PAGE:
“They’re not high volume items,” Russell said, “but customers want to be in touch with what’s new out there.”
.Russell is also looking to expand his offering of Ontario-grown organic vegetables.
Ryan & Associates adds produce buyers
Brokers and distributor Richard E. Ryan & Associates Ltd., based at the Ontario Food Terminal, is training the next generation of produce buyers.
Sacha Lisse and Barry Lexchin, both industry newcomers, are learning the ropes from brothers Barry and Steven Green.
The company is preparing to move down the hall in March, trading its current 960-square-foot facility for 1,920-square-foot quarters.
Lisse, who joined the company last March, has six years of experience in food marketing and sales and is fluent in Spanish, French, Italian and German. He’s found his niche expanding international deals in papayas and mangos.
Lexchin left the accounting field to join the produce industry last fall. He’s marketing dry onions, another new commodity for the company.
Streef Produce growing asparagus
After representing asparagus growers for years, Streef Produce Ltd. has planted 55 acres at its own farm in Princeton, west of Toronto.
Owner Peter Streef, who sells local and imported produce from the family’s wholesale operation at the Ontario food terminal, said his crew already has already spent several years tending the asparagus crop of a 75-year-old grower in Prince Edward County who’s set to retire.
“This is a project for my nephew, Nathan,” Streef said. “He’s in charge of everything from planting to assembling our packing line and organizing the whole crop to bring it to market for me.”
The first crop is expected in four years.
TexaSweet Citrus hires merchandiser
TexaSweet Citrus Marketing Inc. has hired Toronto-based produce pro Ken Berger as its new Canadian merchandiser.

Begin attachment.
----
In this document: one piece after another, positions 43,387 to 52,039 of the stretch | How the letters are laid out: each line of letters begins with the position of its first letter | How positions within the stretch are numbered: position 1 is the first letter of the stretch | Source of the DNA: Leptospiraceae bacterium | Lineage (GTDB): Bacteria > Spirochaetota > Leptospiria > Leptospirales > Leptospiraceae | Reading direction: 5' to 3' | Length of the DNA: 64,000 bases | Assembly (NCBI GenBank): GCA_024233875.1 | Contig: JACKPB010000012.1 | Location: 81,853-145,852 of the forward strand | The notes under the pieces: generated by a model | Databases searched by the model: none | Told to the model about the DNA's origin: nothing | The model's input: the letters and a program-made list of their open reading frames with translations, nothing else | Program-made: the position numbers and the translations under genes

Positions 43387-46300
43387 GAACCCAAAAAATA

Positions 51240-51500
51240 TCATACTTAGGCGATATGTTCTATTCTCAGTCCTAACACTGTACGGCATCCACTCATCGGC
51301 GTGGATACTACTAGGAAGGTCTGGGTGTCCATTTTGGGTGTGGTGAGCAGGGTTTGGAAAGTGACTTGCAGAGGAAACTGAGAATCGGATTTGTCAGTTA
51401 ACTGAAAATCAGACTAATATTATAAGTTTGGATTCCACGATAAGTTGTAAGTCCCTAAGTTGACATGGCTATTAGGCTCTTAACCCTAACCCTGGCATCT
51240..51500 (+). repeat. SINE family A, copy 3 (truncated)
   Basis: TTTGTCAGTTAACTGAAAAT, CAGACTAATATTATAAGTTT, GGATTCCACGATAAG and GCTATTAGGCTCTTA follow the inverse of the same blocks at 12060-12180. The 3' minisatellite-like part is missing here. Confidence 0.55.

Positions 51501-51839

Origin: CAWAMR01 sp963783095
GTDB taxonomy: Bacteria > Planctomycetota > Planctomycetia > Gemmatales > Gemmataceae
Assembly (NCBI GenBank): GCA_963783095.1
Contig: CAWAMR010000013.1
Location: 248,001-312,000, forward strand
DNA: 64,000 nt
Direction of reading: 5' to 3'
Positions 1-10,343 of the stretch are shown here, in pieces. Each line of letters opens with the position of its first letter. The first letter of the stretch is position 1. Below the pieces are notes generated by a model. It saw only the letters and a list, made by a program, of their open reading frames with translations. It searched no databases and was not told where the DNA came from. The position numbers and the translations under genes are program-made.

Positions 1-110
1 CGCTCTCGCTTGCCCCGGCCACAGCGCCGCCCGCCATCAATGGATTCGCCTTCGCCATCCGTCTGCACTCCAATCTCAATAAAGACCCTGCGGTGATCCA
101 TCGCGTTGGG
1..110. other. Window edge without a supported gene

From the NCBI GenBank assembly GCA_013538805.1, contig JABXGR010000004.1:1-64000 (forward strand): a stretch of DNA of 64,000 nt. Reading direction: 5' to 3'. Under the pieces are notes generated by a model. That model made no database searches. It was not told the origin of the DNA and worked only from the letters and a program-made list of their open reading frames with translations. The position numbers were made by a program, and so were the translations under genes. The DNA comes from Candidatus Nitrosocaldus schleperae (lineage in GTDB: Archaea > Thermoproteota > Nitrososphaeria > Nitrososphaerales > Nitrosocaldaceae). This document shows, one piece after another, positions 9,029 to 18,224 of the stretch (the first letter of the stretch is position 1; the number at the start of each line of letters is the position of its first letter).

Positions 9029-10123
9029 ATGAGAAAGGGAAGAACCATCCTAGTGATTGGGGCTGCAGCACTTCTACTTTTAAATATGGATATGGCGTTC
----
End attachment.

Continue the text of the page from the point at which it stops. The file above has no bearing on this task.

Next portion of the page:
Berger, son of a Montreal produce merchant, worked his way up through Steinberg Inc., once Quebec’s largest retailer, while studying linguistics.
Since 1991, Berger has worked in trade relations and merchandising for boards and commissions representing such commodities as California pears and walnuts, U.S. apples and Bard Valley medjool dates.
His new task is selling the sweet attributes of Texas grapefruit to Ontario retailers more attuned to Florida product.
In the off-season, TexaSweet plans a research study to learn more about the Canadian consumers for next year’s campaign and figure out how to make grapefruit more appealing to kids.
Tomato King working on food safety
Tomato King’s 45,000-
square-foot warehouse near the airport is about three months away from completing requirements for Hazard Analysis Critical Control Point accreditation.
“We’ve spent a lot of money and put a lot of procedures in place, so hopefully we’ll meet all the requirements,” said president Vince Carpino.
The wholesale company has been packaging broccoli, corn and citrus for independent retailers and some chains, and plans to further develop its TK brand in the next year.
Tomato King is already able to trace every box that goes through its door to its end-user, Carpino said.